January 6, 2012

2011 Music | A Return To Rock


Sometimes music just captures due to being in a certain place, at a particular time in your life, the people you were with or the mood you were in. It's as if you have no control over its pull on you. Certainly, some music is just so good that it is fawned over by millions. U2's Joshua Tree is like that for millions of people. I've had countless conversations with people who have confessed to coming to tears the first time they heard that album, just as I did. It is that good. But I felt the same way the first time I heard Fugazi's In On The Kill Taker and??Quicksand's Slip. And, clearly by the fact of how many of you that are now thinking, "Who?!", not as many people would equate those other two albums with Joshua Tree. I confess that I am quite opinionated about music. Posts like this one??expose this (and many of you took great offense and let it be known to me). But while I have particular tastes and interests, I admit that I have as little objectivity as anyone else.

Three bands that made releases this year were comprised of artists whose previous music had a great impact on me earlier in life. These three releases almost made my year-end lists. But ultimately, their history impacted my decision to exclude them. Was it that they just weren't as good? Or was it just sentimentality? Who know's?! But??Sleater-Kinney, Drive Like Jehu and Pavement are three bands from the alternative, post-punk archives that you should look into. And here's a little about artists that returned to rock in 2011 from these bands but with new bandmates.

Pavement would be the most well known of the three. Pavement singer and guitarist, Stephen Malkmus has made a return to the rock world with his newest musical enterprise, Stephen Malkmus and the Jicks??and their album Mirror Traffic. It was a good release but it just did not equal Malkmus previous work and this probably has a lot to do with what happens to memories the further they descend into our history. Was Pavement all my memory makes them out to be? Maybe no, maybe yes.

Drive Like Jehu is one of my all time favorite bands. I never had the pleasure of seeing this incredible group live and that is something I regret. Rick Froberg's vocals led an passionate, chaotic post-punk offering from this fine city that rivaled what was coming out of the East Coast. Both their self-titled and Yank Crime albums are a must. Years later, Froberg returned with John Reis from Jehu (but more well known from Rocket from the Crypt) with a new band, Hot Snakes. They weren't Jehu, but they rocked! But something is lost with Obits. Moody, Standard and Poor is good but it doesn't rock like Hot Snake or bring the innovation that Drive Like Jehu did.??I would argue its all due to San Diego. Froberg now hails from New York and that seems to have taken something out of him... or maybe its just age.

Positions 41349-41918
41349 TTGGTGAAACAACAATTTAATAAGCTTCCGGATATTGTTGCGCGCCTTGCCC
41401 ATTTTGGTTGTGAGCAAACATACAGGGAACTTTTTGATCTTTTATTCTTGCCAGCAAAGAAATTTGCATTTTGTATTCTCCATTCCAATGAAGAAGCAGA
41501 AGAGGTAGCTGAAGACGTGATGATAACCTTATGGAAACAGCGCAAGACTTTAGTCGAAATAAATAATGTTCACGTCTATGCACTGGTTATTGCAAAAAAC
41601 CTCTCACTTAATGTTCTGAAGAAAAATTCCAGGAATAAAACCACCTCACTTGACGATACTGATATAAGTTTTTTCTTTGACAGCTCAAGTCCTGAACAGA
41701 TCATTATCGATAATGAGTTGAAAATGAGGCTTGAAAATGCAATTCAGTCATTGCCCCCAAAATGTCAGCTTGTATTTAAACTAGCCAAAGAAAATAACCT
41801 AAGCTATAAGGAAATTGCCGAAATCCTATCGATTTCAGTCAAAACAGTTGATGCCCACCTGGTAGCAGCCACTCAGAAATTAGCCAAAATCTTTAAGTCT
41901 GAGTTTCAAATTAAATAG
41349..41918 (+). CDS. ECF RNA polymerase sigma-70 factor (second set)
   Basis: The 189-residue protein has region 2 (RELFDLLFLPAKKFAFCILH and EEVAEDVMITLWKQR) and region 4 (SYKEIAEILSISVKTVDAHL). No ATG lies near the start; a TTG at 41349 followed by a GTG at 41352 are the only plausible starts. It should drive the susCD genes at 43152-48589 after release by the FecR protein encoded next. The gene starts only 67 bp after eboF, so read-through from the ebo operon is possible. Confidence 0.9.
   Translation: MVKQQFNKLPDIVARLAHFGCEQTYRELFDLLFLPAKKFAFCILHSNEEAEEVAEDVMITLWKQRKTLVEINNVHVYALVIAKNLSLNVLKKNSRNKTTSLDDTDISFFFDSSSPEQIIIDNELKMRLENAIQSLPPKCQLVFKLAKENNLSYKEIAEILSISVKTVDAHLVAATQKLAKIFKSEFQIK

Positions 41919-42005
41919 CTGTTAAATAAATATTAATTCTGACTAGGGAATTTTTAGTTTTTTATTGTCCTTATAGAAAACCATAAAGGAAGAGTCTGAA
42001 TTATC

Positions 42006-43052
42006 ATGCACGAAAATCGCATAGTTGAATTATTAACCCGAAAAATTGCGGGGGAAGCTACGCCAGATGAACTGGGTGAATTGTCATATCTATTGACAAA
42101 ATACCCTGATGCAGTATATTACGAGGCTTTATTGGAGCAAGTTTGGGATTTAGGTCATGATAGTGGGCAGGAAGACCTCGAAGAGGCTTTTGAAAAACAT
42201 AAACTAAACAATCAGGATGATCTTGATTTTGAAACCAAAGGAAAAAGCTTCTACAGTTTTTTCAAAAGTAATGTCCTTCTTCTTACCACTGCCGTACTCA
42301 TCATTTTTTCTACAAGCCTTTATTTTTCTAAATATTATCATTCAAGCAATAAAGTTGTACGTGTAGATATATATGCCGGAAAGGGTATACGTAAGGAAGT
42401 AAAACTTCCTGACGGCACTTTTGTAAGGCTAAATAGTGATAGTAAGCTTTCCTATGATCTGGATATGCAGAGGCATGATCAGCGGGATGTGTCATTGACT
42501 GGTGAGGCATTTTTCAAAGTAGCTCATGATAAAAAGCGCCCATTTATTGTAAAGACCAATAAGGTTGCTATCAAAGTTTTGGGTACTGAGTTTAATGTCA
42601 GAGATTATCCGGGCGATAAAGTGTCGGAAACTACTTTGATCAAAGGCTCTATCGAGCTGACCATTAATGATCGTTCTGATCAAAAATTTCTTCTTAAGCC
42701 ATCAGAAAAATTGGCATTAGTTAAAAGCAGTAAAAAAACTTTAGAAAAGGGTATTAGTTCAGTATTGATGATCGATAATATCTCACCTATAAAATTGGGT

Lastly, Sleater-Kinney was the female post-punk band of the 90's that we'd needed. They were creative, ground-breaking and broke a male-dominated genre (which musical genre's aren't male dominated?). Carrie Brownstein and Janet Weiss of Sleater-Kinney have returned with others to make up Wild Flag. Their self-titled release this year got a lot of attention and it should have. It is a solidly rocking album. More straight forward than any of Sleater-Kinney's work. I can't resist noting Brownstein's being a former staffer of NPR--and the success of her show Portlandia with Fred Armisen--seems not to have hurt for the publicity of a release that would have otherwise gone unnoticed by many. Still, its fair that they do get the attention. Its a good album. But I miss the quirky, awkwardness of Sleater-Kinney.

I'm adding these three releases to my 2011 year-end playlist on Spotify. So click on the link and hit "shuffle." Enjoy.

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